Agrippina was very influential with the young Nero at first, but as might be expected from the example that she had set, he gradually became estranged with her. He had her removed from the palace in 55 A.D., and then ordered his mother's murder 4 years later. From then on, Nero became increasing brutal and depraved.
Nero is perhaps most famous for the great fire of Rome in 64 A.D. It started in the Circus Maximus before raging through the city for 9 days. It is unlikely that Nero himself started the fire, as is popularly believed, because he was in Antium at the time. Whether he ordered it started is another matter - he had long wanted to make room for a grand new city that he had designed.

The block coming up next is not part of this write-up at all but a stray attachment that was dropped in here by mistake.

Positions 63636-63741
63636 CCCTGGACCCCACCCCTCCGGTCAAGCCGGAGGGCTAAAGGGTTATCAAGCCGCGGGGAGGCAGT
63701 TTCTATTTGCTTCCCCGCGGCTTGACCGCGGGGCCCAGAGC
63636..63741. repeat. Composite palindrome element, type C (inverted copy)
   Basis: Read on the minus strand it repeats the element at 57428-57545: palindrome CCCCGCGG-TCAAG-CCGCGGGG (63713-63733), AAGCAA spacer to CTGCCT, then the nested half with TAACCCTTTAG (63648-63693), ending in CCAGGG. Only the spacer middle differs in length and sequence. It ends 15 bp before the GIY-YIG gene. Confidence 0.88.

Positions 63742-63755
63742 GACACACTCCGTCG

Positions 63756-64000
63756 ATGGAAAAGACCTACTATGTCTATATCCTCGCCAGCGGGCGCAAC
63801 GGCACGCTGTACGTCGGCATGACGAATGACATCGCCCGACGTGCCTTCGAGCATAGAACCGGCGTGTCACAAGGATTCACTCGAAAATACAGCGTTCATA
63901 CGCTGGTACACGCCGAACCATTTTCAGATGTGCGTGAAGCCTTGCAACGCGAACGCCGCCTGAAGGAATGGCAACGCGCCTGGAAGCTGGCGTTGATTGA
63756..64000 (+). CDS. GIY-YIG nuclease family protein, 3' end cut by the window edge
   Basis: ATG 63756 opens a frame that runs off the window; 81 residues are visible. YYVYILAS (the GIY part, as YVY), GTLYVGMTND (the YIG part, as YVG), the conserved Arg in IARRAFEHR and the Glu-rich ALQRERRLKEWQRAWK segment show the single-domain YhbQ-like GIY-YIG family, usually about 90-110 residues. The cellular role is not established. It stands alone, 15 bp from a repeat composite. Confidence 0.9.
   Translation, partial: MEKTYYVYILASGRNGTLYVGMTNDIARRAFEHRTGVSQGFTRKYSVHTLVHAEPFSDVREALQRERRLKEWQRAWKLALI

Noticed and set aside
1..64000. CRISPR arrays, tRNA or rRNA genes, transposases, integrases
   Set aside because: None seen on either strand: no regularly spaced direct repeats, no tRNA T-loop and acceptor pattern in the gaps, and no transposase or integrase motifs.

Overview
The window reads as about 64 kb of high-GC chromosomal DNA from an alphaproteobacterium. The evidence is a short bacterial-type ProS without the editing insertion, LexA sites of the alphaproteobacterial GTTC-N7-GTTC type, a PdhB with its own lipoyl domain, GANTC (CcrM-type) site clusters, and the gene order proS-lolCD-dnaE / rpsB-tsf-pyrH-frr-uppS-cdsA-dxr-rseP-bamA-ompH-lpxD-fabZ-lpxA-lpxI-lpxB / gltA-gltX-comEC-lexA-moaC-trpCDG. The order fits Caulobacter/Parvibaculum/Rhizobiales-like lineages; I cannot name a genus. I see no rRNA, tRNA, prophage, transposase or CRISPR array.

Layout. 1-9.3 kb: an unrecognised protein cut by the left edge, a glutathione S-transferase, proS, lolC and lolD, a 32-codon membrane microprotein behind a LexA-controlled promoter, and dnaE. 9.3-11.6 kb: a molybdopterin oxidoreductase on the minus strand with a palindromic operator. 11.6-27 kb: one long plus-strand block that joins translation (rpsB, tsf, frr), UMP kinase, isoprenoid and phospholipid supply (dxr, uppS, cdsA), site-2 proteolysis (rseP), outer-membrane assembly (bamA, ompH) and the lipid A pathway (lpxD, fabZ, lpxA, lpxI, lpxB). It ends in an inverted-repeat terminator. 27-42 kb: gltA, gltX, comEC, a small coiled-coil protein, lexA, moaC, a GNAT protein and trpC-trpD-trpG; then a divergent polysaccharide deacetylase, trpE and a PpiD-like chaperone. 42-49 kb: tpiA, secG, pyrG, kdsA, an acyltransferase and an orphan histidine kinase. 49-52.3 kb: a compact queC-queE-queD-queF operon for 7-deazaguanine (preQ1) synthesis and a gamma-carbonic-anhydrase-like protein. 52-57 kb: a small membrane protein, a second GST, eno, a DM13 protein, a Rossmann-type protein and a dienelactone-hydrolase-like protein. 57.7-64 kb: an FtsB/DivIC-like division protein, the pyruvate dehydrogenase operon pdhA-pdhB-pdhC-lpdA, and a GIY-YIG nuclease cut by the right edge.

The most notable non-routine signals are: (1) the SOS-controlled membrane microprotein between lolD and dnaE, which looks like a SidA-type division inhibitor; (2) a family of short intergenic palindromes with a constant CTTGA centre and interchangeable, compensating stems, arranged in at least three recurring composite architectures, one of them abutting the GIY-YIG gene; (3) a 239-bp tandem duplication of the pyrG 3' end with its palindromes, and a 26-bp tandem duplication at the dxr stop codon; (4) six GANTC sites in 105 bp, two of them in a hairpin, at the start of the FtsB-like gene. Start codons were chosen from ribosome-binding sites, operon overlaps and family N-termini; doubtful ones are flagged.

To divert suspicion away from himself, Nero blamed the great fire on the Christians, thereby beginning a persecution of innocent people that has never been surpassed. Many were killed by wild animals before crowds of spectators in the arena, while others were tied to posts, covered with flammable material, and used as human street lamps for Nero's gardens. It is difficult to imagine a more evil man.
As was nearly always the case with the Roman emperors, plots were continuously in the making to overthrow Nero, including the Pisonian Conspiracy in 65 A.D. However, Nero was sly enough to avoid all the traps for a number of years. Every failed plot just made him more vicious.
Nero's reign ended June 9 68 A.D. when he committed suicide. He was 31 years old.